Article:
J.C. Penney, which has been forced to close many of its stores due to disappointing sales in recent years, reported smaller losses in the second quarter, as well as a new partnership with secondhand retailer ThredUp.
The retailer reported a loss of $48 million in the second quarter compared to a loss of $101 million a year earlier, according to Refinitiv. However, revenue was lower than analysts’ expectations of $2.69 billion -- $2.62 billion compared to $2.8 billion a year earlier.
J.C. Penney and other struggling retailers have been changing their business plans in an attempt to increase foot traffic, which has declined under a sharp increase in online shopping.
Earlier this year, J.C. Penney announced it would be ceasing sales of appliances and furniture and closing 24 stores as part of its course-correction plan. The decision to free up space in stores by removing appliances and furniture was intended to help it "better meet customer expectations, improve financial performance and drive profitable growth."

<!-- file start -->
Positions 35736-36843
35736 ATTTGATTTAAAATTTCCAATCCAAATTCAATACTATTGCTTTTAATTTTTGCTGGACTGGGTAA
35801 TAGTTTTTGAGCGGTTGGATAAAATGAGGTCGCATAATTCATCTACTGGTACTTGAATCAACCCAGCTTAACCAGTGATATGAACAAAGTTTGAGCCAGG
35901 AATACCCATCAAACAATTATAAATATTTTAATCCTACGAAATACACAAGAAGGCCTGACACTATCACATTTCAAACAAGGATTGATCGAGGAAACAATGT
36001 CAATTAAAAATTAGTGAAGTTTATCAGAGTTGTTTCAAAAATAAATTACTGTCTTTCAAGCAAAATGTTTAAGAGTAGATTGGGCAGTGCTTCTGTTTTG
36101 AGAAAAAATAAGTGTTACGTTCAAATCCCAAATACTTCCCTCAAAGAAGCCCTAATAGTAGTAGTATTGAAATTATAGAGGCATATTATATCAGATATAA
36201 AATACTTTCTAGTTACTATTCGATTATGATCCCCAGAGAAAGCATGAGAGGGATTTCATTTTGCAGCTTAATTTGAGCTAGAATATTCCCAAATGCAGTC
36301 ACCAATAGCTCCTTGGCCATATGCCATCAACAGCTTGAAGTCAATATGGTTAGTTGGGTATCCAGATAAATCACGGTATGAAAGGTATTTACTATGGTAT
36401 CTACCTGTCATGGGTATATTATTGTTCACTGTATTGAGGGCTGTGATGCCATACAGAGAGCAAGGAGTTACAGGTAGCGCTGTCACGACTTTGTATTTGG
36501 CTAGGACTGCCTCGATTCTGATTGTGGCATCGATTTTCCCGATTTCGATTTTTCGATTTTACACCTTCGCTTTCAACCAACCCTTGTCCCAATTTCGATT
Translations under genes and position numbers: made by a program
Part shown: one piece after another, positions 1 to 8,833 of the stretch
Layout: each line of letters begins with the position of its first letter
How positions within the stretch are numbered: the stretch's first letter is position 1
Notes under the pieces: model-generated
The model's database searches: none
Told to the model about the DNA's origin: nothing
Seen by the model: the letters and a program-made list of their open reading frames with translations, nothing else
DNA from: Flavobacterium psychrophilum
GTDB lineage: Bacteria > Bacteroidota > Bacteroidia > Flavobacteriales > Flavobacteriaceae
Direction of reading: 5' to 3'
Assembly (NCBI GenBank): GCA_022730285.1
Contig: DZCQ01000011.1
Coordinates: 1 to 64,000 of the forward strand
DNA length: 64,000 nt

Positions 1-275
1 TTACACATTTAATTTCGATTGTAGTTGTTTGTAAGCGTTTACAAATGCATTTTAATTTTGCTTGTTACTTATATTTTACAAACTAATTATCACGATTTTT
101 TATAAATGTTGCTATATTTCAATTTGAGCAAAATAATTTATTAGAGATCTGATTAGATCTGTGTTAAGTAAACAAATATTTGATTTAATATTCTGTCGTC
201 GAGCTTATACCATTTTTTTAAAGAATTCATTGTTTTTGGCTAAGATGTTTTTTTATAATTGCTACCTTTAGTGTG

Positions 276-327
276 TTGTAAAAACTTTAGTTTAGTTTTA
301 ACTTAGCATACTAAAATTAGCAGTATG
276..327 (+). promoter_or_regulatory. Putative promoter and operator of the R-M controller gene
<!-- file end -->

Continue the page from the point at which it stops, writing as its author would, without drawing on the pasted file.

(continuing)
Now, the retailer will be carving out space for ThredUp shops at 30 of its stores, which may draw in younger consumers with an interest in sustainable fashion.
A new in-store experience
“With the rise of online resale markets, there’s no doubt that demand for great value on quality brands is at an all-time high,” said J.C. Penney EVP and chief merchant Michelle Wlazlo during a second quarter conference call. “We’re excited about the prospect of creating a new in-store experience that makes high-end brands attainable, as well as catering to eco-minded consumers who want more sustainable options in their wardrobe.”
J.C. Penney CEO Jill Soltau said she feels “more confident than ever” that the changes the company is undergoing will “reinvigorate and rejuvenate this great company to sustainable, profitable growth."
“We are not simply running a business; we are rebuilding a business,” Soltau said. “The journey we are on will restore health back to our company.”
Macy’s also announced this week that it’s teaming up with ThredUp to offer secondhand women’s clothing and handbags at some of its stores.
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